THE SILENCING COMETH: USMC Unit Deploys to Norway with Suppressors, Doesn’t Want to Go Back
Gentlemen, it has begun: The Silencing is upon us.
Following a series of trials testing the feasibility of an infantry battalion equipped entirely with suppressors, the United States Marine Corps has moved quickly to field the first all-suppressed unit to the Værnes Air Station garrison in Stjørdal, Norway. This deployment, and more importantly its overwhelmingly positive reception, appear to signal the beginning of the end for unsuppressed infantry weapons in the West. From Military.com:
VAERNES GARRISON, Norway — When Bravo Company, 1st Battalion, 2nd Marines, arrived here in January, they weren’t just beginning a brand-new rotational deployment. They were also the first Marine Corps infantry unit to deploy with suppressors on every individual service weapon.
And three months into using suppressed weapons in every exercise and live-fire training event, Marines who spoke with Military.com say they never want to go back.
In November, Military.com broke the news that the Corps was embarking on a proof-of-concept effort to silence every weapon in an infantry battalion, from M4 service rifles to .50 caliber machine guns.
In an interview at the time, 2nd Marine Division commanding officer Maj. Gen. John Love said the suppressors, also called silencers, were already changing the way Marines operated in early testing and evaluation.
“It used to be a squad would be dispersed out over maybe 100 yards, so the squad leader couldn’t really communicate with the members at the far end because of all the noise of the weapons,” he said. “Now they can actually just communicate, and be able to command and control, and effectively direct those fires.”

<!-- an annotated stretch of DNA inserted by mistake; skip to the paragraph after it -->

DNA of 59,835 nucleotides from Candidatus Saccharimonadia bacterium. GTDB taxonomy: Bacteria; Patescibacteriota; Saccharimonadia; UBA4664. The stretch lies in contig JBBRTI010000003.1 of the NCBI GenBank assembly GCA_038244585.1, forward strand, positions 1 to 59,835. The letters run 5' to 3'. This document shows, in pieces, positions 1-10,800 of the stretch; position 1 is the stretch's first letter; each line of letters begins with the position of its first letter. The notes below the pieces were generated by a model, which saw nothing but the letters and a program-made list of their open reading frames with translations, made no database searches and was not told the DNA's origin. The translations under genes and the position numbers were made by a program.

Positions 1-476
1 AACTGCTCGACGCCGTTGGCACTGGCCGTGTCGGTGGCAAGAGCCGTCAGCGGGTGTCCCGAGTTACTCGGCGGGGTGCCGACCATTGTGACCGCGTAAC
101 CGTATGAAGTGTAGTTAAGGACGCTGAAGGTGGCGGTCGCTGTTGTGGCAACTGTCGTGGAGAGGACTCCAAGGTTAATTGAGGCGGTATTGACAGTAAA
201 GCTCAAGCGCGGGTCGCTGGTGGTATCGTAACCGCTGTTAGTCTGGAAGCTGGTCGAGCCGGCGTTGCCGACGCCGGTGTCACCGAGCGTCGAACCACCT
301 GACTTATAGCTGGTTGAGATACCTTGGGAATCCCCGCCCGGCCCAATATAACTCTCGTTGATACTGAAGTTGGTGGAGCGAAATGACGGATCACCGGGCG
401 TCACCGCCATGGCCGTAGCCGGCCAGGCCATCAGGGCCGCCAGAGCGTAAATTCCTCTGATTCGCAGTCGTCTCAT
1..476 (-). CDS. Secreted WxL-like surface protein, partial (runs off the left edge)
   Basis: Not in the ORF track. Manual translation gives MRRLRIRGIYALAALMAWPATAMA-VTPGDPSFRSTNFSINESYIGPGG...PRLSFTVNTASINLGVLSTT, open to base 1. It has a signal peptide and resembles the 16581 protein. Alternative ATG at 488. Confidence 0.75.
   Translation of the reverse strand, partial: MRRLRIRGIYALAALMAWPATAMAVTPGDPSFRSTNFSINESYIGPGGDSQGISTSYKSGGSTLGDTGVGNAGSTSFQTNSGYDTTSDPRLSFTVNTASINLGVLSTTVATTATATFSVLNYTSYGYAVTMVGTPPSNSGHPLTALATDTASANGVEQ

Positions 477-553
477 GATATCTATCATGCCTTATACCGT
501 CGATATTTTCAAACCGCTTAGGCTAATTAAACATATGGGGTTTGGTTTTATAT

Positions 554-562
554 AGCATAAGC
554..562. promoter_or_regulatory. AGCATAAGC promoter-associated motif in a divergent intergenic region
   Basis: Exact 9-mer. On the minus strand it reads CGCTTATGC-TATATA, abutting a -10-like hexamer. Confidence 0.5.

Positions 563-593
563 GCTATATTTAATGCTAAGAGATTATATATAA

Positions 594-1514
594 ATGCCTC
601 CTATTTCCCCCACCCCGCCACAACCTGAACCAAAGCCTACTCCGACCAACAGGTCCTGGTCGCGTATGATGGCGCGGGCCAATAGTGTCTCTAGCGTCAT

Troops with Marine Corps Rotational Force-Europe agree.
They’ve used suppressed M4s and M27 infantry automatic rifles in Arctic cold-weather training environments and most recently at a joint live-fire attack event in Romania. During that event, three platoons from Bravo Company operated alongside one from the battalion’s Weapons Company that didn’t have suppressed rifles. The difference was marked, said Capt. Mark Edgar, commanding officer of Bravo Company.
“It took us back to remembering what it was like not to be suppressed, when you see people trying to communicate,” Edgar said. “For guys in charge of other Marines, being able to talk is a big way that we fight. The suppressed weapons have helped that a lot.”
For Staff Sgt. Troy Hauck, a platoon sergeant with Bravo Company’s Weapons Platoon, not having to worry about ear protection when firing his rifle is a nice bonus. But a potentially bigger boon is the element of surprise that comes with a suppressed weapon.
“Just doing some of the training attacks that we’ve done on this deployment has been good,” he said. “I’m on one side of the hill and [part of the company is] on the other side of the hill, and I can’t hear them firing their weapons. It’s pretty nice, real stealthy.”
I highly recommend clicking through and reading the full article over at Military.com.
I don’t often throw out predictions, because the simple fact is that I know I can’t do so with confidence most of the time. However, in this instance I think I can make an exception: This is the beginning of the end for unsuppressed issue infantry weapons in the Western world. I expect in 10-15 years for it to be a requirement taken entirely for granted that infantry weapons must be capable of operating suppressed all the time.
Existing suppressors (such as the KAC NT4s used in the test) do still face some hurdles before the cans of war can be loosed upon the world, however. In the article, Staff Sgt. Nelson Acevedo identified four problems that suppressors introduce: They get very hot, they have to be cleaned properly, they add weight, and they can occasionally come loose from the muzzle.
All of these issues will delay the issuance of suppressors as standard military kit, but none are likely to prevent it altogether. The communication and stealth improvements offered by suppressors have now been proven to make a qualitative difference in small unit operations, and it is unlikely that these advantages will be simply left on the table moving forward.